Bracey said he’d like to form a committee that will analyze how officials can address faculty salaries and develop a methodology that would study faculty salaries along gender and racial lines.

Interim University President Mark Wrighton announced at the meeting that he tapped Bracey to be the permanent provost of academic affairs, after Bracey served in the interim role for more than seven months. Wrighton said he made the choice under the advice of the senate’s executive committee and the Board of Trustees.

He said prospective administrative candidates will be glad that Bracey has been selected to be the permanent provost because it will give them assurance in their job stability.

“This will give assurance to any prospective candidate that they will know who they will be working closely with as we undergo those recruitments,” he said.

Wrighton said he would search for two candidates to serve as permanent deans and replace the interim leaders of the College of Professional Studies and the School of Nursing.

Wrighton also said members of GW’s shared governance task force, which hosted four town halls last month as part of its efforts to improve shared governance at the University, will go on a retreat this weekend to discuss the results of a shared governance survey that officials released to faculty, staff and trustees last month.

Wrighton said he has met with members of various departments, faculty and adminstrators across the University to introduce himself and discuss strategic planning. He said he met with the heads of each school to help develop a strategic plan for the school moving forward, but the University still needs to cement an official plan to approach enrollment in the future.

“As we define better our academic priorities by the process that I mentioned earlier and then undertaking a comprehensive strategic plan to make sure that we are on a good course to realize the aspirations that we have – for the moment, I don’t think we have that plan,” he said.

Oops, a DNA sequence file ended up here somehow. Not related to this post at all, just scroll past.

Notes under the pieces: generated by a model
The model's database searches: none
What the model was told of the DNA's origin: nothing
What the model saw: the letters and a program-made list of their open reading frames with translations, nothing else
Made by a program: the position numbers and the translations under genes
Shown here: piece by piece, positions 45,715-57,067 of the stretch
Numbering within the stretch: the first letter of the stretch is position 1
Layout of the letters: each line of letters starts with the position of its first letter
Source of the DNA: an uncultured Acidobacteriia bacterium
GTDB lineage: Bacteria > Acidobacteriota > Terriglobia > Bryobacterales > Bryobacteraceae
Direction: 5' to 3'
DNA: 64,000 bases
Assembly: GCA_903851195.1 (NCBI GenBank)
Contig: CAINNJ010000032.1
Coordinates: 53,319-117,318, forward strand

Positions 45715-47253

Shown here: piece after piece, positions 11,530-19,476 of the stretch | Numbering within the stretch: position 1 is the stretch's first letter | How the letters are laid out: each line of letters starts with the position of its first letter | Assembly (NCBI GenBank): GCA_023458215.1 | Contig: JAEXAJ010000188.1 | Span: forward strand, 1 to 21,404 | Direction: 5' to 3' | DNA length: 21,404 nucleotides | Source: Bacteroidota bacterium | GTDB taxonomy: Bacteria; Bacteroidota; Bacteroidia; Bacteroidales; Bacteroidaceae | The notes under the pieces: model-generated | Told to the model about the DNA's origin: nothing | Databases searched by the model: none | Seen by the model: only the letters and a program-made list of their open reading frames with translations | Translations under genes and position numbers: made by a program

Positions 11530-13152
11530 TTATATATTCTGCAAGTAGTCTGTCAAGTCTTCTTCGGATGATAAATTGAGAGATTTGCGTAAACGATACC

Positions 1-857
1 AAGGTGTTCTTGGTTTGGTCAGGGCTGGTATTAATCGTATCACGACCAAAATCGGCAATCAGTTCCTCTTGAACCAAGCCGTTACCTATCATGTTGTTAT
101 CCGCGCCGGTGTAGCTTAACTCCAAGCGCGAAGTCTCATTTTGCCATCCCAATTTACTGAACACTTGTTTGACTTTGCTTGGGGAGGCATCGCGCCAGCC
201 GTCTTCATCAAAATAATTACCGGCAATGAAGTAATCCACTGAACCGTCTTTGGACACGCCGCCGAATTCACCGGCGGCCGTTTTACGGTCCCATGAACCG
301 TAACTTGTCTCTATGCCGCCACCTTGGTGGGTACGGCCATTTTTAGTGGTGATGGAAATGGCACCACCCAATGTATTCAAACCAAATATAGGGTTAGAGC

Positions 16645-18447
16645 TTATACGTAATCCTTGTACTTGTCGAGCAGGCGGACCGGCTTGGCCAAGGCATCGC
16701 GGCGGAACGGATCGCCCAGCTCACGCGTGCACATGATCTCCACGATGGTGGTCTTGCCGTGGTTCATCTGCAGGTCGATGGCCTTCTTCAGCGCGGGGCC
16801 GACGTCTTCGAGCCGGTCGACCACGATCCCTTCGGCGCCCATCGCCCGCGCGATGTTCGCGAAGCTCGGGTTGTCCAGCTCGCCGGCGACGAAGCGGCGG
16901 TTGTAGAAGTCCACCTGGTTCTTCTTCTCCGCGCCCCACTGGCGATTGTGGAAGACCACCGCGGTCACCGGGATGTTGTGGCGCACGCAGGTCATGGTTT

Senators also expressed concerns about decisions that led officials to track community members’ locations without notifying them during the fall semester.

Officials said at the meeting that federal research expenditures increased by $22 million, and the University released 45,000 publications during Fiscal Year 2021. GW also received more than 1,600 active awards from non-profit organizations, the federal government and industry associations in the same year.

“I think research development is an opportunity that I seek to really enhance,” Vice Provost for Research Pamela Norris said at the meeting. “That is a competitive intelligence looking at what the landscape of our peers look like, where we can be distinctive in what our strengths are, perhaps where we might be missing a piece and how we might be able to add to that.”

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About the Contributor
Zach Blackburn, Editor in Chief
Zach, a senior majoring in political communication, is the 2023-24 editor in chief of The Hatchet. He previously served as senior news editor and assistant news editor of the Metro beat. He hails from West Columbia, South Carolina.